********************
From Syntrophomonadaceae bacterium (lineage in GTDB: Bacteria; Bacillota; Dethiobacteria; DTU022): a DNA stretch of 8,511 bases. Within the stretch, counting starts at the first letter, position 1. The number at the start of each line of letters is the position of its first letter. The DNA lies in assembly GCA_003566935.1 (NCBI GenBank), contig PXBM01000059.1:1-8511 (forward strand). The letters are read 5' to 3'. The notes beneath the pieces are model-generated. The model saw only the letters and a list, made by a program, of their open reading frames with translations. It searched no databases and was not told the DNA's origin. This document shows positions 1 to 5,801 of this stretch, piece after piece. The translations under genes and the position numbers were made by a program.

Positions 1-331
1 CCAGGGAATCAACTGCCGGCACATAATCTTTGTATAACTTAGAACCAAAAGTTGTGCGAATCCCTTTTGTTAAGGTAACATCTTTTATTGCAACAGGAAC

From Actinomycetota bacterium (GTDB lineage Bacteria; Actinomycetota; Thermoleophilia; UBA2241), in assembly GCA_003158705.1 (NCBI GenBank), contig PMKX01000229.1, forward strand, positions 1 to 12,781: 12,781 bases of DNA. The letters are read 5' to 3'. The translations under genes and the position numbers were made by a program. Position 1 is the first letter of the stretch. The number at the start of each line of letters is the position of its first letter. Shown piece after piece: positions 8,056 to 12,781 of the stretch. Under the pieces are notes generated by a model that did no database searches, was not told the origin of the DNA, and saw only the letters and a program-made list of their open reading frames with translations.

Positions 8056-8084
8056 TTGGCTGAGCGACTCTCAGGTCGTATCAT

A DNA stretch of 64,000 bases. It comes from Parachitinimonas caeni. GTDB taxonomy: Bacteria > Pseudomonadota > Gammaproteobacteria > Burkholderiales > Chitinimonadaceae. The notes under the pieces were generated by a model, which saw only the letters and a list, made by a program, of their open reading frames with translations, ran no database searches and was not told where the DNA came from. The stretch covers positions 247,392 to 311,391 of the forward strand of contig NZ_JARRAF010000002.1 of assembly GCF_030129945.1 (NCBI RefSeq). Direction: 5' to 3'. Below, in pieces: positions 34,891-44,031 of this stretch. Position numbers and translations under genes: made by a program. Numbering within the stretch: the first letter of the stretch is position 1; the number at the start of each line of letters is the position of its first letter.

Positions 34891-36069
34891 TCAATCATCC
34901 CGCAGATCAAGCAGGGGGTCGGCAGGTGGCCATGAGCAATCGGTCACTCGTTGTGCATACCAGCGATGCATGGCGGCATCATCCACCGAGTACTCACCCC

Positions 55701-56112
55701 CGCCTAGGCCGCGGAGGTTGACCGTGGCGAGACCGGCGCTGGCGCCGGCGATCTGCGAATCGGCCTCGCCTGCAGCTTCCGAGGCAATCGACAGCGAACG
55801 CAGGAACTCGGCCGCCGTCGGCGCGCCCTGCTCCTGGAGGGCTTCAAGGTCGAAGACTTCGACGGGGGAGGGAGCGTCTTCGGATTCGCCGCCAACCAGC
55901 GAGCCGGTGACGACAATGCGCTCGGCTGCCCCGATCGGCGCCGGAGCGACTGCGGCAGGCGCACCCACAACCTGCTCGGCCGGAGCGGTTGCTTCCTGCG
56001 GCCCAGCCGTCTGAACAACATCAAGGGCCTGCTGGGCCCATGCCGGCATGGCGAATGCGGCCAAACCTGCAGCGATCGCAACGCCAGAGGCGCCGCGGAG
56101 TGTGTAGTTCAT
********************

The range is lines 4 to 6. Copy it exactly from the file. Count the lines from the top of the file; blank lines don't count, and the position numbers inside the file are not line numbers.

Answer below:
From Actinomycetota bacterium (GTDB lineage Bacteria; Actinomycetota; Thermoleophilia; UBA2241), in assembly GCA_003158705.1 (NCBI GenBank), contig PMKX01000229.1, forward strand, positions 1 to 12,781: 12,781 bases of DNA. The letters are read 5' to 3'. The translations under genes and the position numbers were made by a program. Position 1 is the first letter of the stretch. The number at the start of each line of letters is the position of its first letter. Shown piece after piece: positions 8,056 to 12,781 of the stretch. Under the pieces are notes generated by a model that did no database searches, was not told the origin of the DNA, and saw only the letters and a program-made list of their open reading frames with translations.

Positions 8056-8084
8056 TTGGCTGAGCGACTCTCAGGTCGTATCAT